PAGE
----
Use of National Institute for Health and Care Excellence head injury guidelines among patients with delayed presentation after head trauma can lead to missed traumatic brain injury: A 5-year institutional review
Introduction: In 2014, traumatic brain injury (TBI) caused 3 million ER visits, hospitalizations, and deaths in the US. The National Institute for Health and Care Excellence (NICE) guidelines, initially generated using data from patients presenting within 24 h of head trauma, are used to determine the need for head computed tomography (CT) scan in patients after 24 h. The authors wanted to determine the proportion of CT scans for head trauma performed at our center in late presenters (>24 h after head trauma), the incidence of intracranial pathology in early (24 h) versus late (>24 h) presenters, and the sensitivity of the NICE guidelines for TBI in these two subpopulations.
Methods: A retrospective chart review was conducted at a tertiary care center in Karachi. All people (>16) who had a head CT for head trauma from 2010 to 2015 were included. Age, sex, primary diagnosis, comorbid disorders, mechanism-of-injury, duration (in hours) from head trauma to presentation, site, and extent of injury (injury severity scale), hospital stay, number and details of surgical procedures, CT scan findings, other injuries, and mortality were recorded. Means were compared using the Independent Sample t-test, while categorical variables were compared using χ2. Multivariate logistic regression analyses were used to identify TBI predictors.
Results: The authors found 2009 eligible patients; seven were excluded due to incomplete medical records. The final statistical analysis comprised 2002 head trauma patients. Overall, 52% of early and late presenters had severe injuries, and 2.3% died. 32.2% of patients with head trauma had CT after 24 h. Early presenters were 46.7% traumatized, while late presenters were 63%. The NICE guidelines were 93% sensitive for early presenters and 83% for late presenters with traumatic intracranial injury.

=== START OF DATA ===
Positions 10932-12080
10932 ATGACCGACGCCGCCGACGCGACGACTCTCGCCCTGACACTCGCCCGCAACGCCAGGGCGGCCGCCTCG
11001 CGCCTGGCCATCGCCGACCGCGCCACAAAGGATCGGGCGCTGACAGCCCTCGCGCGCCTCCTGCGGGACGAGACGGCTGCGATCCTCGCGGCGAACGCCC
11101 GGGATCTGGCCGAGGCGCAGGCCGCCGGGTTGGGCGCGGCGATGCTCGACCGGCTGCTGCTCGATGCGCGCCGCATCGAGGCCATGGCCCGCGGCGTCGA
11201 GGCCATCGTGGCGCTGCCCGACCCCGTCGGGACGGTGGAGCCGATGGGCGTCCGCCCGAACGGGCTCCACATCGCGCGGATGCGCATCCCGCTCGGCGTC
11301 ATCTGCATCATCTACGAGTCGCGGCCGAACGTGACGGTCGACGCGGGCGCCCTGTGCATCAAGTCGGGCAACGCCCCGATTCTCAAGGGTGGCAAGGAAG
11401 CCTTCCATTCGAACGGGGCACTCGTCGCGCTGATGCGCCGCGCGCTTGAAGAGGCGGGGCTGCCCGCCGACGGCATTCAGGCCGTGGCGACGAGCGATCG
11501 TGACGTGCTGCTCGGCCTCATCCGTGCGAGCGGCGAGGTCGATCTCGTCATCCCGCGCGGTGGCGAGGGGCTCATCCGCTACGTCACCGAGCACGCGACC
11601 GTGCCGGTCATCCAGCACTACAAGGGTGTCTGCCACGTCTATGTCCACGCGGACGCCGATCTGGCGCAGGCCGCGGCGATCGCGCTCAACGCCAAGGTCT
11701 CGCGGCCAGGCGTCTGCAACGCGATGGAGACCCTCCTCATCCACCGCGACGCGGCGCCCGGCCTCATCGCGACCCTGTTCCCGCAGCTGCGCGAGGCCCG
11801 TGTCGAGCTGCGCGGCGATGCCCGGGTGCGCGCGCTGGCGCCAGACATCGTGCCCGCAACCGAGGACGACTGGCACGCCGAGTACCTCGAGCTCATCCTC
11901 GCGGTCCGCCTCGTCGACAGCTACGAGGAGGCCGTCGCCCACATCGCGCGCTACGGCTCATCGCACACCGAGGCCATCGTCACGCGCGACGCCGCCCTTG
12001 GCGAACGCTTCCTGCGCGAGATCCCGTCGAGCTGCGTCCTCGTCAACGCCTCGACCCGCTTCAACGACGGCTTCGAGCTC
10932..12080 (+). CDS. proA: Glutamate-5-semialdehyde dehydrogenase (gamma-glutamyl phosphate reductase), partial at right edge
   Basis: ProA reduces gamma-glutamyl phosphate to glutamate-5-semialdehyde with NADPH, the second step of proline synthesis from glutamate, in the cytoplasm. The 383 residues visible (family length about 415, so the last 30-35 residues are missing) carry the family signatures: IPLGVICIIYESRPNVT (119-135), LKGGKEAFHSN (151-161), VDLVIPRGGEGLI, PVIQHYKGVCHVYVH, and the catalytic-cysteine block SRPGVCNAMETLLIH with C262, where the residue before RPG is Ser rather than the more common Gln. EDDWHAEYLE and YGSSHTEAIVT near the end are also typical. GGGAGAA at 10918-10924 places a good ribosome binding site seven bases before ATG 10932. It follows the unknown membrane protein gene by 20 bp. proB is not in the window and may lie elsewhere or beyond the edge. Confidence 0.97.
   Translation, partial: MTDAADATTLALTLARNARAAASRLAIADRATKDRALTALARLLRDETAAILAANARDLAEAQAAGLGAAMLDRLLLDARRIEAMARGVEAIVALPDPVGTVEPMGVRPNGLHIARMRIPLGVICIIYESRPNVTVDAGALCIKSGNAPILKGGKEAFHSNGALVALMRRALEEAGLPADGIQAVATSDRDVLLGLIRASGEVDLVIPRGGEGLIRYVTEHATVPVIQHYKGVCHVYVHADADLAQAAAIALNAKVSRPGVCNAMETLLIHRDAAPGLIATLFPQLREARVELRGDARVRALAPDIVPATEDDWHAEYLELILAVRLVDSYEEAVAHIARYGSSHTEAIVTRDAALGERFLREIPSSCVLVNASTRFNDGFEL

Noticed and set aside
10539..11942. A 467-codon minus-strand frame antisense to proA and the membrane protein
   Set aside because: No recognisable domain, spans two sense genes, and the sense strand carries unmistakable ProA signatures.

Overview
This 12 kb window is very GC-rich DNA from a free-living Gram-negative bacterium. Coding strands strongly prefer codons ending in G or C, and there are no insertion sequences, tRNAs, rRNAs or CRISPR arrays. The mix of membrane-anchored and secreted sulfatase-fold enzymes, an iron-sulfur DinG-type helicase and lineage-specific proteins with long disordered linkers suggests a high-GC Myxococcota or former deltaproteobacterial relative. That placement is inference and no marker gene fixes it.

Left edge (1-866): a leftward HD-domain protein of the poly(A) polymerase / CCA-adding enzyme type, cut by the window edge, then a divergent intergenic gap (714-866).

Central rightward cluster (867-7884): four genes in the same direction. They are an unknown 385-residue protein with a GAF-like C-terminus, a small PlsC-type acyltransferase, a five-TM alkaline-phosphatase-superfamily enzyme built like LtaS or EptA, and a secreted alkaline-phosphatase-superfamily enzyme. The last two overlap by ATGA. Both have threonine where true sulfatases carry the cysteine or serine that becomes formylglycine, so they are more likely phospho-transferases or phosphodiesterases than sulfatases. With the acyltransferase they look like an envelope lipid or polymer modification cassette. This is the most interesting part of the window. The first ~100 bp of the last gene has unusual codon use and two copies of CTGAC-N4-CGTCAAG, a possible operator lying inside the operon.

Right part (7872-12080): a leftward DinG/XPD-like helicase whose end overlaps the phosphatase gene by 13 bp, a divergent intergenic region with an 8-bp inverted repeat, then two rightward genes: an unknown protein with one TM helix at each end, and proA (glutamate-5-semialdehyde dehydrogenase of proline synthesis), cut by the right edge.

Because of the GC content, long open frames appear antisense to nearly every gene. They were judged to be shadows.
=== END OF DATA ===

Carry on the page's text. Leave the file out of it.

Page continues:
Conclusion: Patients coming to the emergency department after 24 h of head trauma are a large proportion of the overall head trauma population. The NICE guidelines for late-presenting head injuries are less sensitive and may overlook intracranial injuries if imaging is not performed.
Publication ( Name of Journal)
Annals of Medicine and Surgery
Khan, M. S.,
Alam, M. S.,
Memon, W. A.,
Khan, F. U.,
(2023). Use of National Institute for Health and Care Excellence head injury guidelines among patients with delayed presentation after head trauma can lead to missed traumatic brain injury: A 5-year institutional review. Annals of Medicine and Surgery, 85(9), 4268-4271.
Available at: https://ecommons.aku.edu/pakistan_fhs_mc_radiol/505